We thought of five imperatives for the learning function to enable DIY learning and empower their staff:

  1. Devolve responsibility
  2. Be open
  3. Design experiences
  4. Provide scaffolding
  5. Stimulate reflection


To give people some idea of what DIY could look like we listed a set of examples: Self Organizing Learning Environments (SOLEs), MOOCs, Open Space Technology, a Juggling Convention, Yammer, World Without Oil, Uncollege, a virtual reading group and Livemocha.

We are always looking for new examples.

A DIY Manifesto

Through a very energetic process (first collaborative and then argumentative) the group of participants came up with a tentative set of statements for a Do It Yourself Learning Manifesto:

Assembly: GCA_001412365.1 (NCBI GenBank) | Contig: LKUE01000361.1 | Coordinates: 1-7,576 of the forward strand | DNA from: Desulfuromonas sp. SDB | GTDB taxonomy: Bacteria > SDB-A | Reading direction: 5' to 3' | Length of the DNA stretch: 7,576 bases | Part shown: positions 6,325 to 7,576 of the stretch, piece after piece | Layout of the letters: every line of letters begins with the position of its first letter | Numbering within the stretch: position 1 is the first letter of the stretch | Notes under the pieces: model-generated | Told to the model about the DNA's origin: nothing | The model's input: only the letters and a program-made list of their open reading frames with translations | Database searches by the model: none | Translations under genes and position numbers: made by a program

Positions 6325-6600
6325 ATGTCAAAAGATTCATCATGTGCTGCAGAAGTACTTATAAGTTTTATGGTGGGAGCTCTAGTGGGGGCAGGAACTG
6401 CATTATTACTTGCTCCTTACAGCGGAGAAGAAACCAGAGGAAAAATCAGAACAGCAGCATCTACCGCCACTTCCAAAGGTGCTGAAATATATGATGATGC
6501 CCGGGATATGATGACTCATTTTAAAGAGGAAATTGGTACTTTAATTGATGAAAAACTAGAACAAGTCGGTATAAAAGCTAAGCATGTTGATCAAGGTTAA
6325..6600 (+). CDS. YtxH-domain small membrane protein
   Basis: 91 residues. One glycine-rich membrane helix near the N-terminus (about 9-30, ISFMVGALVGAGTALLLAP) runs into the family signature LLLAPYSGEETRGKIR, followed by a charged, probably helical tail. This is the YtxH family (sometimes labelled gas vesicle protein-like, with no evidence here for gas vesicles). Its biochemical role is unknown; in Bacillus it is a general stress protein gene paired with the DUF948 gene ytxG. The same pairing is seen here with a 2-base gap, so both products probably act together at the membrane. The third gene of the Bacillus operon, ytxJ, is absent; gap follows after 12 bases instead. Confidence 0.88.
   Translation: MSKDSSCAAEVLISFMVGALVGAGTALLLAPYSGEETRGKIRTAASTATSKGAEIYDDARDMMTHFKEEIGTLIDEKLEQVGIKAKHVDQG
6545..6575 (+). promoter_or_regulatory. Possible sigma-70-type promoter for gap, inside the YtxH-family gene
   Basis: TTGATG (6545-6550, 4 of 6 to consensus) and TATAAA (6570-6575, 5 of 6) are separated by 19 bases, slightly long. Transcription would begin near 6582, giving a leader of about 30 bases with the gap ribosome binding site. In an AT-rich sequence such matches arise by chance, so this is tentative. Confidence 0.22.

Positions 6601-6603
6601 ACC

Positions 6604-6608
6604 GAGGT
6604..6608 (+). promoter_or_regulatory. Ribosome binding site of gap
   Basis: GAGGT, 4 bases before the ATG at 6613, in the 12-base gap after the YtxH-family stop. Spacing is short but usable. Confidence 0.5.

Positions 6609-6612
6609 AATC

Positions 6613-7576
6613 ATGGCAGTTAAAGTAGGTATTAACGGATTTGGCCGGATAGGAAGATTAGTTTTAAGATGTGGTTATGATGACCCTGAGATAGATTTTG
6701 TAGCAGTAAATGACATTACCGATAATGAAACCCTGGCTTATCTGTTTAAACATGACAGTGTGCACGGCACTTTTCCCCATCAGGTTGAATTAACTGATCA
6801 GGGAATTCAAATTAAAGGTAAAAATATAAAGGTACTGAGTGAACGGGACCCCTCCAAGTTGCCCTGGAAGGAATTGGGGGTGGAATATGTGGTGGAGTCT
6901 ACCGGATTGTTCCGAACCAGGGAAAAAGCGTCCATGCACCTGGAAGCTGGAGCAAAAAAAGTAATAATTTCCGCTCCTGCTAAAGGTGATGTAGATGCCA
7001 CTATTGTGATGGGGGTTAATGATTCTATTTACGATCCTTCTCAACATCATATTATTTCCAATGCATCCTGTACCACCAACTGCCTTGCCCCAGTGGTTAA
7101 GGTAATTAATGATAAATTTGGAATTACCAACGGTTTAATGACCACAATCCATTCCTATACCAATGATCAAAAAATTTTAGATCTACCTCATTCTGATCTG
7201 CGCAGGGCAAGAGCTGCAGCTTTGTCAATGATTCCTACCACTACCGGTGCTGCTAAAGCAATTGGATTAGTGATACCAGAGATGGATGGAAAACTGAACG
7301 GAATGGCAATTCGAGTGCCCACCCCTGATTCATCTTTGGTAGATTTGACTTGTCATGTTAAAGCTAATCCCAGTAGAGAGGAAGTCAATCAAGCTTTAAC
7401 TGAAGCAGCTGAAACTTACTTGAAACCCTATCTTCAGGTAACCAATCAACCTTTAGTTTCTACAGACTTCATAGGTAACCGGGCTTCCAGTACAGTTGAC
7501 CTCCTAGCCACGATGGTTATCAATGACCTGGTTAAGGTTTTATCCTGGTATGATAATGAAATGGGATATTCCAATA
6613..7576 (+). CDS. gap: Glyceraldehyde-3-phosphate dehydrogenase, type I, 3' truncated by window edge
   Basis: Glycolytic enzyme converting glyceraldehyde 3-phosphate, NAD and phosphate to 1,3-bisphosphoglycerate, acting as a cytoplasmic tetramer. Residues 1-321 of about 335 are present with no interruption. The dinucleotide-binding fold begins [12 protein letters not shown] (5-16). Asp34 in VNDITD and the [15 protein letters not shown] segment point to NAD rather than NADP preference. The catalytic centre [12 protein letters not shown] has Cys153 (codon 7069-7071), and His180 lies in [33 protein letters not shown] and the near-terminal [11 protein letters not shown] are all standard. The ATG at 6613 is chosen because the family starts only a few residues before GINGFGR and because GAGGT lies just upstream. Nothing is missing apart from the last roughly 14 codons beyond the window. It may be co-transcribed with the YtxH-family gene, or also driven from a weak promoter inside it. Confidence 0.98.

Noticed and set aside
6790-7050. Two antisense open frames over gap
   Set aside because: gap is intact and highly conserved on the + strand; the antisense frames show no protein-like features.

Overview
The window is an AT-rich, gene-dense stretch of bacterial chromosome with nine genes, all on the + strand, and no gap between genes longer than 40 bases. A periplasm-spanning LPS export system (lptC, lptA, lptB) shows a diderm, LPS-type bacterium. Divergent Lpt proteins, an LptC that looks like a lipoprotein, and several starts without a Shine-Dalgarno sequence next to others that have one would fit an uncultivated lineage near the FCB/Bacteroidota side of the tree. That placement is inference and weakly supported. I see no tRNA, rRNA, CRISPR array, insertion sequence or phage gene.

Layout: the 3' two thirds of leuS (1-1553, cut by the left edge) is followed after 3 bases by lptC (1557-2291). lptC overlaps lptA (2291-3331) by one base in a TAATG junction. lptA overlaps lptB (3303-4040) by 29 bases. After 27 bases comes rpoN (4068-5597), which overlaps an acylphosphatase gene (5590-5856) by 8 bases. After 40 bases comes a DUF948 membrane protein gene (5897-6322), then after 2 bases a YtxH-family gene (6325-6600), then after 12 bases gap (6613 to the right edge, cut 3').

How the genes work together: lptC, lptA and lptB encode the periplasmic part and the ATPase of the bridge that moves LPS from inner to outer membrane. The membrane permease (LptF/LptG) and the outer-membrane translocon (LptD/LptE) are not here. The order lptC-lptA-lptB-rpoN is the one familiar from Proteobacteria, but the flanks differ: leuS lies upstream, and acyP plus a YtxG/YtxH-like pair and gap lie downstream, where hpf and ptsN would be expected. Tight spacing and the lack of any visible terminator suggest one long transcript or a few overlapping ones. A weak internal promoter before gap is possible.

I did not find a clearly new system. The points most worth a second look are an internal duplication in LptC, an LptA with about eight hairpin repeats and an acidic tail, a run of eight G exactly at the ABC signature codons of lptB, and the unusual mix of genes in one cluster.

[vimeo 52056127]

A big you thank you to everybody who participated!

General Session on Tuesday Afternoon at Masie’s Learning 2012

John Abele was the first one on stage. He has a background in medicine, but is now mainly focused on collaboration. He is the founding chairman of First. He shared a taxonomy of collaboration:

  • Facilitate
  • Command and control
  • Self organizing
  • Adversarial
  • Mass
  • Crowd Sourcing
  • Cascading
  • Pseudeo

Next he talked about the characteristics of collaboration leaders:

  • Lead without power (cede control to gain control)
  • Manage divas
  • Empower individuals and groups
  • Understand the power of theater